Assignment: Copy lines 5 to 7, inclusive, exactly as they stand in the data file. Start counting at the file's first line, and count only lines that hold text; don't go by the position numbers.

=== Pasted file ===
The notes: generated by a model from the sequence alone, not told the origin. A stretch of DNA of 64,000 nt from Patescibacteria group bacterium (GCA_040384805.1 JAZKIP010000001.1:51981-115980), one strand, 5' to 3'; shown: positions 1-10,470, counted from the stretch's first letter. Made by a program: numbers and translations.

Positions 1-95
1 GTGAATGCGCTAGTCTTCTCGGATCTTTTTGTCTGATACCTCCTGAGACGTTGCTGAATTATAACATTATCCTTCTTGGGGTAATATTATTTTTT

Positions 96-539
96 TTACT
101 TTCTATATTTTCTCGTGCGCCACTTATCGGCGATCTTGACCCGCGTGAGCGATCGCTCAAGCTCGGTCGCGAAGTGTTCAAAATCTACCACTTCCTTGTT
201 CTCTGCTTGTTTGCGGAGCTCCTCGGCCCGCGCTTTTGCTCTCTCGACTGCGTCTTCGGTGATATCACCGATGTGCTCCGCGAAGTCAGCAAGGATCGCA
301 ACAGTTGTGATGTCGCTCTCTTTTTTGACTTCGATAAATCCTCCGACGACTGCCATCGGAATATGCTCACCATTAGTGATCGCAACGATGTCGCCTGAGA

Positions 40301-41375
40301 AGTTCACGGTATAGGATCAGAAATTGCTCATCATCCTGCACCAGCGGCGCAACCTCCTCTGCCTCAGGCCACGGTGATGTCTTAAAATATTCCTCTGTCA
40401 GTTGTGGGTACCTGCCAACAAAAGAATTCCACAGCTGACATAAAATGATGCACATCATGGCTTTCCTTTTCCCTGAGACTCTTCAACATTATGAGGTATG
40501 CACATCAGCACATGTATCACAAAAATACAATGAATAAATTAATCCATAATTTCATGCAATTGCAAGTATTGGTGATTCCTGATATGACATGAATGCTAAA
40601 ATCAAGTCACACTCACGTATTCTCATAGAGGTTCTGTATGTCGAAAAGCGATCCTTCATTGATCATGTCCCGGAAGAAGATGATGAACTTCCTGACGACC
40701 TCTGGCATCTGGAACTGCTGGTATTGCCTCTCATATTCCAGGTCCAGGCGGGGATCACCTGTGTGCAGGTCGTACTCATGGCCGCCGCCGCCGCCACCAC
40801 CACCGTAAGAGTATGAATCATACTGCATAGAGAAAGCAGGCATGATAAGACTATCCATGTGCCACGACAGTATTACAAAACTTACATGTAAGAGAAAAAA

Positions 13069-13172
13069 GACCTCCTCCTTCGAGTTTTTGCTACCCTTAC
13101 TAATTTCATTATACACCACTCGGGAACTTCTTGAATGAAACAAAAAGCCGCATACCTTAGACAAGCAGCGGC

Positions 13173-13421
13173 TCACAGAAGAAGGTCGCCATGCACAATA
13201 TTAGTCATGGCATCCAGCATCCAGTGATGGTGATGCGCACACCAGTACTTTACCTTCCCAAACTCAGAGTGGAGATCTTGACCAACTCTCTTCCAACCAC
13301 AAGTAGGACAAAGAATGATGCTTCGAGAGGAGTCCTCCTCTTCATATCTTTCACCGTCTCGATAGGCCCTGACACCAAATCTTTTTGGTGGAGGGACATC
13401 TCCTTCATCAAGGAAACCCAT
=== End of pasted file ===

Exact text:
96 TTACT
101 TTCTATATTTTCTCGTGCGCCACTTATCGGCGATCTTGACCCGCGTGAGCGATCGCTCAAGCTCGGTCGCGAAGTGTTCAAAATCTACCACTTCCTTGTT
201 CTCTGCTTGTTTGCGGAGCTCCTCGGCCCGCGCTTTTGCTCTCTCGACTGCGTCTTCGGTGATATCACCGATGTGCTCCGCGAAGTCAGCAAGGATCGCA